I totally had automotive nirvana driving this gem of a sportscar that redefines the Nissan brand at 'just' RM370k whereabouts (on-the-road with insurance).
Alright, so what if it doesn't make the right (as opposed to politically correct) sporty soundtrack or have the badge of its Stuttgart arch-nemesis of which it is benchmarked against. In the UK, most auto mags have face-off this latest Z-car with the Cayman 2.9 with PDK. Forget that, in Malaysia, none of that matters since a brand-new Cayman S (3.4 with DFI + PDK) with some of the 'right' options ticked will cost almost double the Nissan 370Z!!!
At one point, I was driving 2.5 hours non-stop in the Z through a set of twisties and highway sweeping corners I got morphed into the car. I was at one-with-the-car. Serious. I thought that the Audi TT coupe was great in the way your buttock could 'feel' the road. This is even better! I was doing faster corners I had never thought I was capable of. Relaxed and composed.
The chassis balance was superb while suspension set-up was just right. Makes daily drive livable and comfy, yet poisely planted. The 370Z tracks corners brilliantly with the rear axle following incisively and faithfully. The way its steering whispers back to you into a bend is a finesse in its own Japo way, which the large "Z" emblem constantly reminds you. Yet in its entirety, it is all more Conti-esque in weighting and feel. The rack may not have the talkativeness of a Porsche's but I would say it's more than adequate. The rear donuts may step out a little bit should you push them near their limits, but it's all natural (even with stability programme on by default at all times), unlike the more robotic and 'synthetic' R35 GT-R.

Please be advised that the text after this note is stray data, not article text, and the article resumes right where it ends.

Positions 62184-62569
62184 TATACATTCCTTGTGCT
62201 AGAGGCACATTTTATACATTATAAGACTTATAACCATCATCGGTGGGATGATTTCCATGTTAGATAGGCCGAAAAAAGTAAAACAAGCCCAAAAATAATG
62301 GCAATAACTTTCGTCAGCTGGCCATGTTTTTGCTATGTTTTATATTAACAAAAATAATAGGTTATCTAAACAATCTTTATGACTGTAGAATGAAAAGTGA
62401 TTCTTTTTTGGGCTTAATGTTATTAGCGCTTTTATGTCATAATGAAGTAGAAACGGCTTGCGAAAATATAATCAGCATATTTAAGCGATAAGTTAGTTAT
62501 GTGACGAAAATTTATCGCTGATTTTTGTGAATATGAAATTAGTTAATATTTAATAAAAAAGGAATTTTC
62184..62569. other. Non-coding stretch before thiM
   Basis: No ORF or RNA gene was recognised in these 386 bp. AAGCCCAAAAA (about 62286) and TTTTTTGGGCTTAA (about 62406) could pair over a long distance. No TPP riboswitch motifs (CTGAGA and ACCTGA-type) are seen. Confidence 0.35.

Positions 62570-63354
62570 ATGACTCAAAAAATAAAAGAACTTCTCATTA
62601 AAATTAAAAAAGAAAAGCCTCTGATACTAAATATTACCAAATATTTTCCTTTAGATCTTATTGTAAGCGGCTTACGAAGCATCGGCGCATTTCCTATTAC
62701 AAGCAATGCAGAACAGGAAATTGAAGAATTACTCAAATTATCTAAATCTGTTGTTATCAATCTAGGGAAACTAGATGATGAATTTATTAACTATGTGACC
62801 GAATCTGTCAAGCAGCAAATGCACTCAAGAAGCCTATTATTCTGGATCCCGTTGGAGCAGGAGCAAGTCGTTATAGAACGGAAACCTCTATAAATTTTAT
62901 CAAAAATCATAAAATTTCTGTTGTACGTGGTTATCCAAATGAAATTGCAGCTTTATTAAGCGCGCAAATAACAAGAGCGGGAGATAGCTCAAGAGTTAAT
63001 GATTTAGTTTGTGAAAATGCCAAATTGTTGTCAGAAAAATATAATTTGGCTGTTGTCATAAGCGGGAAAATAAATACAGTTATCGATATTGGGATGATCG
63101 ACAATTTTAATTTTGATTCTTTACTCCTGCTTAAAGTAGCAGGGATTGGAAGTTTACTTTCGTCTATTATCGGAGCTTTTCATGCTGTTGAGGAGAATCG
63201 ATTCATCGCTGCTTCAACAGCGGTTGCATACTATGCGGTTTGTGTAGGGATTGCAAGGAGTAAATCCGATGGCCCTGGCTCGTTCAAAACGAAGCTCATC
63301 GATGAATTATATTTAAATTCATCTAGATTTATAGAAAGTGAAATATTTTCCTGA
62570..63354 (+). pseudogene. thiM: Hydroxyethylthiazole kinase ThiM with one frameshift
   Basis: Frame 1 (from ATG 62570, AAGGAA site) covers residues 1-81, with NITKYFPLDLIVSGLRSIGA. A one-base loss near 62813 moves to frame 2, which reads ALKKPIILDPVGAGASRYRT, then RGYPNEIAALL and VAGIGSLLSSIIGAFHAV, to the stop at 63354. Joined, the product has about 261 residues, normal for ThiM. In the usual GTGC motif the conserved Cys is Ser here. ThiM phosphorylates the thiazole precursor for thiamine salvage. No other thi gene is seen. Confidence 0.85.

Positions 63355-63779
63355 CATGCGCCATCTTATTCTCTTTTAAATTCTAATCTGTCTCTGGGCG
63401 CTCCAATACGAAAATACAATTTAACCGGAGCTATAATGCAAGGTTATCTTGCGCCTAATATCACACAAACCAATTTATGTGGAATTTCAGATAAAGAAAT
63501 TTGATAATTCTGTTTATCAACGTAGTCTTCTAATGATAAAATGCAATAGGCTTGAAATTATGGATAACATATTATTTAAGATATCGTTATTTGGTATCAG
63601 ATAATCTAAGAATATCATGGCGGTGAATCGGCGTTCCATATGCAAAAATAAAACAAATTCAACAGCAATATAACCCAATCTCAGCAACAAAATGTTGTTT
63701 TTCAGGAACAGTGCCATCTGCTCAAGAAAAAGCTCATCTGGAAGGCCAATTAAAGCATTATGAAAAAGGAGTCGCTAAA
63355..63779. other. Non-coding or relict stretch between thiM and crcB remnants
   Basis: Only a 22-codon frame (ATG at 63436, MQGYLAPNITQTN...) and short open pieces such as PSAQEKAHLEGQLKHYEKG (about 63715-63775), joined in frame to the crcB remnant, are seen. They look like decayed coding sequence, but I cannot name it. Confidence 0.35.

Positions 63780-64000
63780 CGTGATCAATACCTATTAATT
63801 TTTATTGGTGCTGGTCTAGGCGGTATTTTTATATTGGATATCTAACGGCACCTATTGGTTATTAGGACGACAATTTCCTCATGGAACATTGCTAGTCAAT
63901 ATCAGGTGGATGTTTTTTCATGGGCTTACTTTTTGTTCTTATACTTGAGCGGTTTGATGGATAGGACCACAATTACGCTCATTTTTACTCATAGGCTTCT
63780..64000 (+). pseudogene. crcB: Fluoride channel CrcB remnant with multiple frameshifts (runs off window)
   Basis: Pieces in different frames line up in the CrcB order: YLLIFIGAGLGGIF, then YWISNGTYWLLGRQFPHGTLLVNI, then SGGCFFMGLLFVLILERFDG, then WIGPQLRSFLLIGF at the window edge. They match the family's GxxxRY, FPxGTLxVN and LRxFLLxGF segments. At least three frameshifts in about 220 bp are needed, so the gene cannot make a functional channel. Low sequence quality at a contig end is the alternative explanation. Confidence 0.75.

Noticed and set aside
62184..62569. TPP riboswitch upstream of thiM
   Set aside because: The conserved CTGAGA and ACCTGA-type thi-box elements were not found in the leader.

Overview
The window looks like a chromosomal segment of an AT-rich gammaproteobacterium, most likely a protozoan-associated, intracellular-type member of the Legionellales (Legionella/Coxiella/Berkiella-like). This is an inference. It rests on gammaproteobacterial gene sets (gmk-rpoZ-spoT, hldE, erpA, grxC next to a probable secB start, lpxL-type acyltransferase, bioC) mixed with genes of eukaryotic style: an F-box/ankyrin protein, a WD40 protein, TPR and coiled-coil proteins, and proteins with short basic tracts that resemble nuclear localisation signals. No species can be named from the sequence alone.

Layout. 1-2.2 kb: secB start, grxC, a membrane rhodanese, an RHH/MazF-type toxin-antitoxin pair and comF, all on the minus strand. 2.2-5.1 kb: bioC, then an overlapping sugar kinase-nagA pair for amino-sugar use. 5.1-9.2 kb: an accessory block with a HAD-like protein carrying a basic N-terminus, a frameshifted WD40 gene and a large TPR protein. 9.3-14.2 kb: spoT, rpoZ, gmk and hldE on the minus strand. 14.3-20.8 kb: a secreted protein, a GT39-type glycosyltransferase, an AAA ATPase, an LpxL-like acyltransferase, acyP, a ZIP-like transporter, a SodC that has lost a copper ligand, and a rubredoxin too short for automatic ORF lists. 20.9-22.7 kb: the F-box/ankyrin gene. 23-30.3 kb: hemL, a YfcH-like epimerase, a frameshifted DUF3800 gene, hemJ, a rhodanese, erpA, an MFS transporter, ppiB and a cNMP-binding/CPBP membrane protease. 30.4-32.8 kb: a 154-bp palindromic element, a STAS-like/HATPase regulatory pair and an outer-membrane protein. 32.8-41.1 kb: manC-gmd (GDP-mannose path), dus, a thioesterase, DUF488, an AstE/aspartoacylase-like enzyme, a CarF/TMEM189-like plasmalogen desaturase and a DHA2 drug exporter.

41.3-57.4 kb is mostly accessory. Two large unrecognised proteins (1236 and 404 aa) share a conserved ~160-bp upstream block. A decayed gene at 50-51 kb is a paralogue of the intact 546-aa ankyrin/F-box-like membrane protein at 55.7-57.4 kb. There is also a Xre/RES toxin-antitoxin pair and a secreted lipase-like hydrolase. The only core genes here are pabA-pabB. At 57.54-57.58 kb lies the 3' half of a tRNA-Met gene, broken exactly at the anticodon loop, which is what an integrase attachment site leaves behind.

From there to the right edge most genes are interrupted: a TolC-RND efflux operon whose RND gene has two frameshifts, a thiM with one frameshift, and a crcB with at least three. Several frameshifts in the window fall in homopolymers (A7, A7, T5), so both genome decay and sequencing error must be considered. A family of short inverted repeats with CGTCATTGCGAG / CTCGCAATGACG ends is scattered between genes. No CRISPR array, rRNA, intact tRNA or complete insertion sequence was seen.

I liked the way the gear knob vibrates too, as you caress it in your left palm. A sense of connectivity, reminiscent of my dad's Datsun 120Y of the late 70s, but in a different kind of way (that it doesn't oscillates on idling!) On the off side, the few gripes I have with the new 370z is the metallic gnashing sound of the clutch upon initial take -off, the often louder-than-desired noises (of water splashing, pebbles 'denting' sound of metallic knocks and rolling tyres) through the rear wheels arches. Looking quite tacky are fuel & coolant LEDs orange 'blips' and digital multi display info, residing within the left-most instrument cluster pod. Rest assured for all its cons here, the superb Bose sound system more than made up for them, especially the part about annoying decibels seeping through rear wheel arches.
Needless to say, Nissan's pioneering Synchro Rev worked flawlessly, much like a twin clutch 'box (which affords uninterrupted torque transfer upon swapping cogs), only here blipping of revs minimises torque dip as you downshift. Worked great for me since I never got the hang of this heel-and-toe shifting. As a result, you could actually feel more instantaneous traction as you drop a gear or two into corners.
At the end of my test period, I had wanted to 'carjack' the tester and not return it to ETCM. It also made me wanna trade my Cayman 2.7 for the new 370z...any demo unit in red or yellow going for a song? For me at least, I think it badly needs a Nismo muffler with a more 'show-off' soundtrack, or HKS or whatever aftermarket tuners have to offer to dump waste gases at the rear more emphatically!